ST. PAUL, Minn. (10/11/2010) -- October is an important month from an agricultural standpoint. Crop harvesting, crop drying, tillage and soil testing are among the many weather-sensitive activities Minnesota farmers hope to accomplish. Some Octobers are fondly remembered for providing nearly ideal conditions for these activities, while some are cursed for problematic weather.
I have been looking at recent climate trends for October in Minnesota, with one practical outcome being a recommendation to consider later fall fertilizer applications.
Since the last major widespread drought year, 1988, Minnesota farmers have had to cope with several wetter-than-normal Octobers. In 2007 and 2009 the statewide average rainfalls for October were greater than 5 inches. For the majority of Minnesota farmers this meant delays in harvest, and for several who reported more than 7 inches of October rainfall in those years the delays were not in terms of days but weeks. This was because the rainfall was frequent with 16 to 19 days bringing rain to some places.
Since 2000, only October of 2003 and 2006 delivered less-than-normal precipitation; moreover, since 1988, 12 years have brought well-above-normal precipitation during the month. In fact, in 2005, a very rare October flash flooding occurred in portions of east-central Minnesota as severe thunderstorms brought 4- to 6-inch rains. The silver lining in this October climate trend is the large fraction of the precipitation that goes into soil moisture storage and is available for the following year's crop.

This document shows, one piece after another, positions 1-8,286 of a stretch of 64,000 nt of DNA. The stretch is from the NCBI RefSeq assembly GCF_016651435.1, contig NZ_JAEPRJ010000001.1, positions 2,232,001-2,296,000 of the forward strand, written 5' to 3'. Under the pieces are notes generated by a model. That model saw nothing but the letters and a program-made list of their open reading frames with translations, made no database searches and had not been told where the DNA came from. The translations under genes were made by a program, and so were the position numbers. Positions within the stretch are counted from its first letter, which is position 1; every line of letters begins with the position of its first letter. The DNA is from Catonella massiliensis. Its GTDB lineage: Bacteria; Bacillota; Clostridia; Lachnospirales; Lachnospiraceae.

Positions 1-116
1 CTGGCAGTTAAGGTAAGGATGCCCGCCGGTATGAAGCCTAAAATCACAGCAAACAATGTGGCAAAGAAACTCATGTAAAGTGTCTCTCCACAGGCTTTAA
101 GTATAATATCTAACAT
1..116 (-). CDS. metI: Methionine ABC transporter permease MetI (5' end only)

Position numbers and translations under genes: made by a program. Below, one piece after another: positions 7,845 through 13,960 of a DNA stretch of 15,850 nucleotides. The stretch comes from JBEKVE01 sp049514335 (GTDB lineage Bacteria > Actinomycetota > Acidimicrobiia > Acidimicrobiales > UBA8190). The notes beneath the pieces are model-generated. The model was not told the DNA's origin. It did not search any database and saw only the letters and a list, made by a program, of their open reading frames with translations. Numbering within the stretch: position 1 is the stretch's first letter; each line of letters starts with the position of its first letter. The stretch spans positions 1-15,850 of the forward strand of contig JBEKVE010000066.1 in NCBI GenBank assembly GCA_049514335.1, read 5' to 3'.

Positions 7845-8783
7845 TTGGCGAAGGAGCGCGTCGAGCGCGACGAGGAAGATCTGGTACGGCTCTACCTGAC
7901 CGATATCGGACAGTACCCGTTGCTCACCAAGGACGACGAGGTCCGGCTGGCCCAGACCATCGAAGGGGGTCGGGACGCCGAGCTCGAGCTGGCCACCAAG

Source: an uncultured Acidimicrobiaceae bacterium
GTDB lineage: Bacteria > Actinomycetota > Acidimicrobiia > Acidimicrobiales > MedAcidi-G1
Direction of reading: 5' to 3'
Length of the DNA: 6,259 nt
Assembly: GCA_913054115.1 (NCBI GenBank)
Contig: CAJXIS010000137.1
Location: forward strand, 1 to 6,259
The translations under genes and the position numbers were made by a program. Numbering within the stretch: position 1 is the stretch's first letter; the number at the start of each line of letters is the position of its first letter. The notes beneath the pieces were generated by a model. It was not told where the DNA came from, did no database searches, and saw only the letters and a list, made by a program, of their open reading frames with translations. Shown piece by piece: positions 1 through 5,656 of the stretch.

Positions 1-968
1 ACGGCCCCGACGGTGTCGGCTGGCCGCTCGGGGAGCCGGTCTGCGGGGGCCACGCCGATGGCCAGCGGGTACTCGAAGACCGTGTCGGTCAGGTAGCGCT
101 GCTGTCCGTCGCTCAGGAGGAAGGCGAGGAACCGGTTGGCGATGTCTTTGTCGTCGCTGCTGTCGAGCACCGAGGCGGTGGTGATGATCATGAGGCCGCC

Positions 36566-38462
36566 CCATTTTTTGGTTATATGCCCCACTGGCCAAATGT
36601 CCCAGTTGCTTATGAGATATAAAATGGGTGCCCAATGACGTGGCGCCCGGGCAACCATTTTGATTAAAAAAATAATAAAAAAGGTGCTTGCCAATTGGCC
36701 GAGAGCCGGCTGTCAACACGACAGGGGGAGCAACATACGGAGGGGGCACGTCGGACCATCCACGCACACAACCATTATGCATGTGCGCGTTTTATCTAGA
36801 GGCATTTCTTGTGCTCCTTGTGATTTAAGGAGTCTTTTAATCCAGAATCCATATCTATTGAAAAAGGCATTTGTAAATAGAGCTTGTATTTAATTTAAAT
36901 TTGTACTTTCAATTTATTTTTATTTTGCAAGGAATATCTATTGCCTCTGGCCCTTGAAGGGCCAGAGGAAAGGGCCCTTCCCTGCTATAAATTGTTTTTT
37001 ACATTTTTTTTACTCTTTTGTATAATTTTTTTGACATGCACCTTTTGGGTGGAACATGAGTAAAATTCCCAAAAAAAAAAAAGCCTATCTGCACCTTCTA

Regarding temperature trends in October, most of the years since 2000 have brought above-normal temperatures during the month. In addition, fall frost dates have come a bit later in the month than usual, especially in southern counties. Over the past several Octobers, including this year, daytime temperatures have exceeded 80 degrees on one or more days. In previous decades this has been a rare occurrence.
A significant implication of the October temperature trend is warmer-than-normal soils, especially when considering the 50-degrees threshold for fall applications of anhydrous ammonia for nitrogen. Soil temperatures have remained well above 50 degrees deeper into October, and sometimes until near the end of the month. For those who apply fall nitrogen, this has been problematic because higher temperatures promote denitrification. Later in the fall season has been a better time for anhydrous applications in recent years.
For more information on wet fall weather and crops, visit the University of Minnesota Extension website at www.extension.umn.edu/go/1049.
Farmers can also find climatology updates on the website of the Minnesota Climatology Working Group at http://climate.umn.edu/.
Any use of this article must include the byline or following credit line:
Mark Seeley is a University of Minnesota Extension climatologist.
Media Contact: Catherine Dehdashti, U of M Extension, (612) 625-0237, firstname.lastname@example.org